An example of a typical EKC framework is shown in Figure 4. The framework is divided into four stages: scale effect, composition, technical effect, and technical obsolescence effect. The scale effect corresponds to preindustrial economy levels, in which small consumption of natural resources results in reducing environmental degradation levels. Following this stage and as the economy progresses, more consumption of natural resources occurs, but it exceeds the redevelopment rates. This developing stage results in environmental degradation and further deteriorates the quality of natural resources. This stage is known as a composition effect, where the government enforces more strict policies to reduce environmental degradation and to shift the current stage to the preindustrial stage.


FIGURE 4. The N-shaped EKC (adapted from Sinha et al., 2017).

Furthermore, advanced economies characterized with high income would allocate more resources to support research and development to reduce pressure caused by economic development on the environment. This stage corresponds to the technical effect stage where improvement to the overall quality of the environment becomes evident. The overall effects of all the above activities create a relationship between economic growth and environmental quality that takes the form of an inverted U-shaped relationship, which is known as the Environmental Kuznets (EKC) framework.

In addition to the inverted U-shaped relationship, various studies have stated an N-shaped relationship between economic growth and environmental degradation, which is the focus of our study. This indicates that at the early stages of economic development, the growth in the economy results in increasing the level of environmental degradation until the first turning point, and next a decrease in environmental degradation is experienced as the economy progresses until the second turning point. Beyond the second turning point, environmental degradation is back to increase. In general, an environmental correction occurs at this stage as the increase in incomes is directly related to environmental degradation. Moreover, policies at this stage should target clean energy resources and environmental regulations to avoid environmental degradation from escalating again. Additional investment in research and development is required to produce more efficient technologies that can improve environmental quality (Balsalobre and Alvarez 2016; Shahbaz and Sinha 2018).

To investigate this N-shaped relationship, numerous time-series studies consider GDP, GDP squared, or GDP cubic - after testing down - as independent variables in the same equation when analyzing the EKC framework. Following the standard practice, the following functional specification was developed to analyze the long-run relationship over the study period between the studied variables and CO2 emissions in Qatar. The rationale behind applying the GDP cubic in the following Eq 1 is that it contains an N-shaped curve as indicated by Shafik (1994) and Torras and Boyce (1998). If the enhancement in environmental condition after the threshold level of income is observed to be temporary, then such a curve is detected. For this phenomenon to be valid an “inverted N shaped” relationship would be observed in the context of environmental efficiency.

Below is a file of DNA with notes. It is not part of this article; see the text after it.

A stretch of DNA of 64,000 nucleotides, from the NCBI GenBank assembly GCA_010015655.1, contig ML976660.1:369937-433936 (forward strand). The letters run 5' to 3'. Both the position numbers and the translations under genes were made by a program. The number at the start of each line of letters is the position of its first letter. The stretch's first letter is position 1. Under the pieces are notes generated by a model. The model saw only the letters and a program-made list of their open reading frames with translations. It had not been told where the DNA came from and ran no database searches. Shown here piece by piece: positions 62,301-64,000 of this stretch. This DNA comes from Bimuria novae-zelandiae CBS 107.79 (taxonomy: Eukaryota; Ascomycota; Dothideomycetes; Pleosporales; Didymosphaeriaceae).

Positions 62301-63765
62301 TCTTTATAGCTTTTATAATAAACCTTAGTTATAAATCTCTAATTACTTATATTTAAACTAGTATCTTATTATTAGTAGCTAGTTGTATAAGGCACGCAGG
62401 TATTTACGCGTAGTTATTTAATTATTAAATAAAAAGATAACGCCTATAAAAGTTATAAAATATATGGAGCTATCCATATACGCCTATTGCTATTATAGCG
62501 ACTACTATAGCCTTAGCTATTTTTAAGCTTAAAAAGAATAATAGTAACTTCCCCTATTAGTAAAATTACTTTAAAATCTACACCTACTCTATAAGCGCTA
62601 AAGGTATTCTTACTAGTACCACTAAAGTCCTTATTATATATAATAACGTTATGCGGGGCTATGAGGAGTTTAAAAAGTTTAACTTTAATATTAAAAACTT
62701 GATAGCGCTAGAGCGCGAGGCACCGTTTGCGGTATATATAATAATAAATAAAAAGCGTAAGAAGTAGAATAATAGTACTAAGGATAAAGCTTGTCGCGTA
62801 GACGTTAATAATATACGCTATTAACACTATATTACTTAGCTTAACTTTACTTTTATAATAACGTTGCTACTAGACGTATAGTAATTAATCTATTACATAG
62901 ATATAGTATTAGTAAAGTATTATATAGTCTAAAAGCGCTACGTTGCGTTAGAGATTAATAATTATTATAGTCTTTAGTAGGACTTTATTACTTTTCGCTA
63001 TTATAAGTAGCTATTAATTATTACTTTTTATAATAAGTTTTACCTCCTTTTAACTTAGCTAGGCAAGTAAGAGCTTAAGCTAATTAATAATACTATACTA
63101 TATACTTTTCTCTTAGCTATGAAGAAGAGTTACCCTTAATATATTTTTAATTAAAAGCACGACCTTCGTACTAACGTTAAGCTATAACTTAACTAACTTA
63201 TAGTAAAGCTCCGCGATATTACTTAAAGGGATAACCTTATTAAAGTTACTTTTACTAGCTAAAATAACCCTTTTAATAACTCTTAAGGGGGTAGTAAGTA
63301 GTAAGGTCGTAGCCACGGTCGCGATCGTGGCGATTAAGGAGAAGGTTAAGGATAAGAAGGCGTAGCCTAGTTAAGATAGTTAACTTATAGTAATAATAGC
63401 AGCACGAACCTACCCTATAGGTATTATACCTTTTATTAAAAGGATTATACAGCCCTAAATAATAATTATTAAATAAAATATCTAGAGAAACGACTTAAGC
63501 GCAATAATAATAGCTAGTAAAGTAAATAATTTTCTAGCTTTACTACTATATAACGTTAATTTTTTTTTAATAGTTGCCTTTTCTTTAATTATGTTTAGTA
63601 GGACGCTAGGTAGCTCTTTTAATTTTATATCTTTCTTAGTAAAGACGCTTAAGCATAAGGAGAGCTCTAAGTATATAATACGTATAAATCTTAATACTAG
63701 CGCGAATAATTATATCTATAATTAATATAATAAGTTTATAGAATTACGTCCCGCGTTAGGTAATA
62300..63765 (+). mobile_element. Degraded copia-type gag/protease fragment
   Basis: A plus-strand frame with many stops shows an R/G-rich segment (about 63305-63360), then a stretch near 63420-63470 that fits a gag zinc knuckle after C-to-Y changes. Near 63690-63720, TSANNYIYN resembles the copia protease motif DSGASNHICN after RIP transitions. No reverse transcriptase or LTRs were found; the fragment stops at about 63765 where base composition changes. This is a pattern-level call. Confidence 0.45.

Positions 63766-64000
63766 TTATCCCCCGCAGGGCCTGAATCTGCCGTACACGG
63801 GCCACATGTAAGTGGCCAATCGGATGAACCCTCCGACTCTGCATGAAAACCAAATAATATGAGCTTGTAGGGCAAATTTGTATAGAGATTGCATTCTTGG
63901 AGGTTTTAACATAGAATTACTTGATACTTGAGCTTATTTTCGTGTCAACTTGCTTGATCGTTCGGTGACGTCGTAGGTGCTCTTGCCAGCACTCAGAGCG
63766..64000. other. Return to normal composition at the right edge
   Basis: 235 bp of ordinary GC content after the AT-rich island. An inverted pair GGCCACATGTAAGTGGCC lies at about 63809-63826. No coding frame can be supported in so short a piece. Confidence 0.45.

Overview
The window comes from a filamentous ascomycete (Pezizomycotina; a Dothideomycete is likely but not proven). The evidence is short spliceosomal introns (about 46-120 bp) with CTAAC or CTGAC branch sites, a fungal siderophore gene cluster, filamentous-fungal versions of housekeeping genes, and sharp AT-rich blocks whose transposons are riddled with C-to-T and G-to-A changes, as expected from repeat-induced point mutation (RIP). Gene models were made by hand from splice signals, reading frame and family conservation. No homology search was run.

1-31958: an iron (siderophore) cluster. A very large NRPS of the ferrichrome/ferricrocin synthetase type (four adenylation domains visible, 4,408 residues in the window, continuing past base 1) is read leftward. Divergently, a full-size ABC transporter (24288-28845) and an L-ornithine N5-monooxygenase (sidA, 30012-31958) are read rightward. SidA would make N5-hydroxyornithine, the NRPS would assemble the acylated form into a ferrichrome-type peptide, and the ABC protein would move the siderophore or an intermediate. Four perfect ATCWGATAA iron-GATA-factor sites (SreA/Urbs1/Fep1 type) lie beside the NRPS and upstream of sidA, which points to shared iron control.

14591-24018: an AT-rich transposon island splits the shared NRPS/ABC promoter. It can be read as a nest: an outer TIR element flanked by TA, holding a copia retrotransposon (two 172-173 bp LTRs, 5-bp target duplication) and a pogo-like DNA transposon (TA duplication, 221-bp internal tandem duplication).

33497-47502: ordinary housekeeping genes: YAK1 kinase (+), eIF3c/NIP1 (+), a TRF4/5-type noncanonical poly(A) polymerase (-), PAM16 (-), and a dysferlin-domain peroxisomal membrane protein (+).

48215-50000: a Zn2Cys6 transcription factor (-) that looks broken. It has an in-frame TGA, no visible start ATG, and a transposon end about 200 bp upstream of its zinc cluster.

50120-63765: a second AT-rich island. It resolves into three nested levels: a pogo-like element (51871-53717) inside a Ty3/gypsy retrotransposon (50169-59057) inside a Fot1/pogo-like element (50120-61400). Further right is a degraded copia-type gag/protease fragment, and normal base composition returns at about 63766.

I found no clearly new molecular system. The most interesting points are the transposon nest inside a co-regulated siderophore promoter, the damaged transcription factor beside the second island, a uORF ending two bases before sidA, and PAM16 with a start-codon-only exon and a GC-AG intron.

emi=β0+β1gdp+β2 gdp2+β3 gdp3+u(1)

Here, “emi” is the carbon emissions per capita, “gdp” is a gross domestic product per capita, u—error term, β0 is a constant term, β1, β2, and β3 are regression coefficients of the long-run relationship.

In the case of a linear function (without using gdp squared or gdp cubic), if β 1 > 0, the relationship between carbon emissions and GDP is linearly increasing. Any increase in incomes elasticity will lead to a proportional increase in carbon emissions. On the other hand, this income-CO2 emissions relationship would be monotonically deceasing in case β1 is < 0. It is worth noting, this relationship holds only if β1 is significant.

The quadratic form of the EKC function-when using variables at level, but if we are using log variables, it depends on the scale of the variables (Hasanov et al., 2021)- is interpreted as follows: If β2 < 0 and statistically significant, a classical inverted U-shaped EKC will be observed and If β2 > 0 statistically significant, there will be a U-shaped relationship between environmental degradation and income.

The cubic form, which is the focus of this study can be interpreted as follows: If β3 > 0 and statistically significant, there will be a cubic polynomial or N-shaped relationship between environmental deterioration and income. While, if β3 < 0 and statistically significant, there will be an inverted N-shaped relationship between environmental degradation and economic growth. It is worth noting, in the case of the quadratic and cubic forms, the turning points should be within the sample size, so the chosen form is relevant (Hasanov and Shannak, 2020).